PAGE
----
By: Laura Walton AFC®
“‘Devaluation’ of homeowner tax advantage feared by some” was the headline in our Sunday paper that caught my attention. Just how important is the mortgage interest deduction and who benefits most from it?
According to the article, the National Home Builders Association, Mortgage Bankers Association and the National Association of Realtors are characterizing this as “an attempt to devalue the mortgage deduction.” They fear “falling enthusiasm” for buying a home.
Just what is the issue? There is talk of raising the standard deduction from $12,600 to $24,000 for a married couple filing jointly (divide by 2 for singles). This would simplify tax returns for many – no more keeping track of deductions because few of us would exceed the $24,000 automatic deduction.
But it also takes away an often-used argument for buying a home. You’ve heard it many times – “having a mortgage will reduce your taxes.” It’s even used at times to justify a higher mortgage balance – “you’ll save even more on taxes.”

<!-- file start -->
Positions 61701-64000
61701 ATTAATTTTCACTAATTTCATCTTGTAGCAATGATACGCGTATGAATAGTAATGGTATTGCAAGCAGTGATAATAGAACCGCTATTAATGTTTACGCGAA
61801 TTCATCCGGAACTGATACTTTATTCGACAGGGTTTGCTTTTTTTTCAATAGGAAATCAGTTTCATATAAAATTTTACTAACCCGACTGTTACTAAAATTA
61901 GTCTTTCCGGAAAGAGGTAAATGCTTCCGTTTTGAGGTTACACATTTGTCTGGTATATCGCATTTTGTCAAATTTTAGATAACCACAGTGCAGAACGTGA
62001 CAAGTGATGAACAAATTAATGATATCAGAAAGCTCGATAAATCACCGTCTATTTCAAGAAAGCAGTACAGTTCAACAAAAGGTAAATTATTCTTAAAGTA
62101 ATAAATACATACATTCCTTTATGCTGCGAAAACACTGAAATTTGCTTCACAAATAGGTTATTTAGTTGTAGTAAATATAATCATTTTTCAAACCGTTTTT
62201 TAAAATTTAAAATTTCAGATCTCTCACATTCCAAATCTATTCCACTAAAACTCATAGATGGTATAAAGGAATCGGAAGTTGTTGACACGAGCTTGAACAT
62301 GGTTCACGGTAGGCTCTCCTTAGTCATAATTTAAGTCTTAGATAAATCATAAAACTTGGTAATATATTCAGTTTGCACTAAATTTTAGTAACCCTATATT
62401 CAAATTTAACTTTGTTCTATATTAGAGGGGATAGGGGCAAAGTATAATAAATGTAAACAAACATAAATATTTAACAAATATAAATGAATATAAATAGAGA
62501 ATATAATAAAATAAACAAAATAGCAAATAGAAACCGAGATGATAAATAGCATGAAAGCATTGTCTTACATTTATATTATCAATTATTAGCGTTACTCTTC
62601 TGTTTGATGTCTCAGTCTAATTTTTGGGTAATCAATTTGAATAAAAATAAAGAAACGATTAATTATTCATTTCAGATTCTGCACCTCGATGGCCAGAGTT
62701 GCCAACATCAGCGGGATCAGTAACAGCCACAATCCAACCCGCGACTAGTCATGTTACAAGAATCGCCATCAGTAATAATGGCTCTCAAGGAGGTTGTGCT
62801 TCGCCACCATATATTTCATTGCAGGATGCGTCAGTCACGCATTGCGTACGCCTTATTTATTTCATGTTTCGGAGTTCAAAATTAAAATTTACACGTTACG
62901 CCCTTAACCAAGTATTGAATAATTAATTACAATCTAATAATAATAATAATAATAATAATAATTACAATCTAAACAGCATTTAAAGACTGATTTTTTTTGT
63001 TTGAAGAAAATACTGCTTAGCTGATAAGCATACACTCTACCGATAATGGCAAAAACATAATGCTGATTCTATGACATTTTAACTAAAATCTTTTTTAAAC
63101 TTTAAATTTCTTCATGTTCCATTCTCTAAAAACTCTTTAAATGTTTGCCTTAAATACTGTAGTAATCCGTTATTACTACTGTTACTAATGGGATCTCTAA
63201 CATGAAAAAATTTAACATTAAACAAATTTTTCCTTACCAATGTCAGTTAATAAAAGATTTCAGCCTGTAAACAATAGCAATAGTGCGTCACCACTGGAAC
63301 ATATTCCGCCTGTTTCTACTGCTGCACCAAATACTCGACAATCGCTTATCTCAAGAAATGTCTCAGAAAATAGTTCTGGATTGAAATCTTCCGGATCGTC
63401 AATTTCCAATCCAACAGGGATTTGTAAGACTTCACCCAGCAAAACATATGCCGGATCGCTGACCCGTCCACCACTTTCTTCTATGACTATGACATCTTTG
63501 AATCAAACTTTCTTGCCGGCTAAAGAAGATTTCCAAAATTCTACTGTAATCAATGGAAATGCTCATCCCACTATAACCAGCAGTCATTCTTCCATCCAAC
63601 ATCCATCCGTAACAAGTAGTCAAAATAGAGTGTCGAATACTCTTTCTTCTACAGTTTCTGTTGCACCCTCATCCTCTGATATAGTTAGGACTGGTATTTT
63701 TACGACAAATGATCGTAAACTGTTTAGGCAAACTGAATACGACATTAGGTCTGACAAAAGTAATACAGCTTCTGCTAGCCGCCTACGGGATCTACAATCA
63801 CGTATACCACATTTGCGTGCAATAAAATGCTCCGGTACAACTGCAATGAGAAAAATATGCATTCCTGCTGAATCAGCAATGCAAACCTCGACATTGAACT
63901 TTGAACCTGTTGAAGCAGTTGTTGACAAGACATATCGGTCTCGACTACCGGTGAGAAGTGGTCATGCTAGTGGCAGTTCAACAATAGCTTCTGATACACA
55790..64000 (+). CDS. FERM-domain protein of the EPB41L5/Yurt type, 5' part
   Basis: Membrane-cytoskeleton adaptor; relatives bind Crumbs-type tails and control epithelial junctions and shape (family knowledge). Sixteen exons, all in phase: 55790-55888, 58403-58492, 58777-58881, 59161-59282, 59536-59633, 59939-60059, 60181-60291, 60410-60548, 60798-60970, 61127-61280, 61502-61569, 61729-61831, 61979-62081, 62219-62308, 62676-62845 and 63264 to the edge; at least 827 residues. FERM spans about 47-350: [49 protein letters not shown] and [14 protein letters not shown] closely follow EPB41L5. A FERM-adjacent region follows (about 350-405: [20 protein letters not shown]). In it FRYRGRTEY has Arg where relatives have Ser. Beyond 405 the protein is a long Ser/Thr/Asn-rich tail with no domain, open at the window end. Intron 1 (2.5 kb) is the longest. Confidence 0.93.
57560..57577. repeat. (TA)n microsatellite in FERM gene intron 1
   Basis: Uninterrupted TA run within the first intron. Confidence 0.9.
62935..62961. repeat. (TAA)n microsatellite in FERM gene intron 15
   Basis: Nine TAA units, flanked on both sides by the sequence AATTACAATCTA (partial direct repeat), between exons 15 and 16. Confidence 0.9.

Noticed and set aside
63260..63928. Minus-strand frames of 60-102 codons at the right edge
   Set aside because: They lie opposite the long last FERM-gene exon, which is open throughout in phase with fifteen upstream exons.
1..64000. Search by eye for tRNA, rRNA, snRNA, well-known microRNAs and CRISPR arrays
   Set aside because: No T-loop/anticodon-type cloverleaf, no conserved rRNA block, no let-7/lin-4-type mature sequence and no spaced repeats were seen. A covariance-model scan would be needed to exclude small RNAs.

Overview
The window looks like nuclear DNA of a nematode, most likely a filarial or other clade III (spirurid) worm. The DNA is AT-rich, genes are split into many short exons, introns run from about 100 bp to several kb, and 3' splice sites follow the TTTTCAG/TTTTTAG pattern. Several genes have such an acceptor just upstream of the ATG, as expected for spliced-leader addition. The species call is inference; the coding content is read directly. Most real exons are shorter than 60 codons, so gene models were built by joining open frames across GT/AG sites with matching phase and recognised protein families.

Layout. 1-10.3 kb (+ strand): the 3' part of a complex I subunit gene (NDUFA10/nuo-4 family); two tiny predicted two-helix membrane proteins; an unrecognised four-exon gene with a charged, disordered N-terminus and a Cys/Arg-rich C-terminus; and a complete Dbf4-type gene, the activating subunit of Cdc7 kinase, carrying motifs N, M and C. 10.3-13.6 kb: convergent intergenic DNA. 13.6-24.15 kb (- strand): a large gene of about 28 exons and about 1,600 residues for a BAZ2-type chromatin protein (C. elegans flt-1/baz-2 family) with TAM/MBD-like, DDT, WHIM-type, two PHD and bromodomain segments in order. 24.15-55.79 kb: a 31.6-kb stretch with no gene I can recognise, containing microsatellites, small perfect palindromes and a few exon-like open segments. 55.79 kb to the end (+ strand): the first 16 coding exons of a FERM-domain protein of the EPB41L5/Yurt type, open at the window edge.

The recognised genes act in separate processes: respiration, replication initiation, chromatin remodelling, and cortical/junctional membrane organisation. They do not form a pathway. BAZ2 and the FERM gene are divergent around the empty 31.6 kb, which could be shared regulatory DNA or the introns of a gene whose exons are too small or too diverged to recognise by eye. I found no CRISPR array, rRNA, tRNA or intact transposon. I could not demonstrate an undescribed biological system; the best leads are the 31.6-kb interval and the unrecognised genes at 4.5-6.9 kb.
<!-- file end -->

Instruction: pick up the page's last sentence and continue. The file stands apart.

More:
The Tax Reform Act of 1986 created the home mortgage interest deduction under the well-intended theory that it would encourage home ownership. However, the variables have changed. When first adopted, mortgage rates were high and the standard deduction was low (see below). This rule resulted in a genuine reduction of income taxes for most income levels.
But, as the standard deduction has increased and mortgage rates have dropped, only about 30% of us benefit by itemizing our deductions. These tend to be the folks with mortgage balances high enough to generate enough interest debt to, along with their other deductions, exceed the current standard deduction.
And, since a taxpayer can deduct interest paid on mortgages up to $1,000,000 on their primary residence and a second home, you can see why opponents argue that this has become a tax break that favors the rich. It no longer encourages homeownership for all income levels.
Whether the standard deduction is increased or not, it’s important to understand that the mortgage interest “tax break” is no longer in the “reasons to buy a home” column for most of us.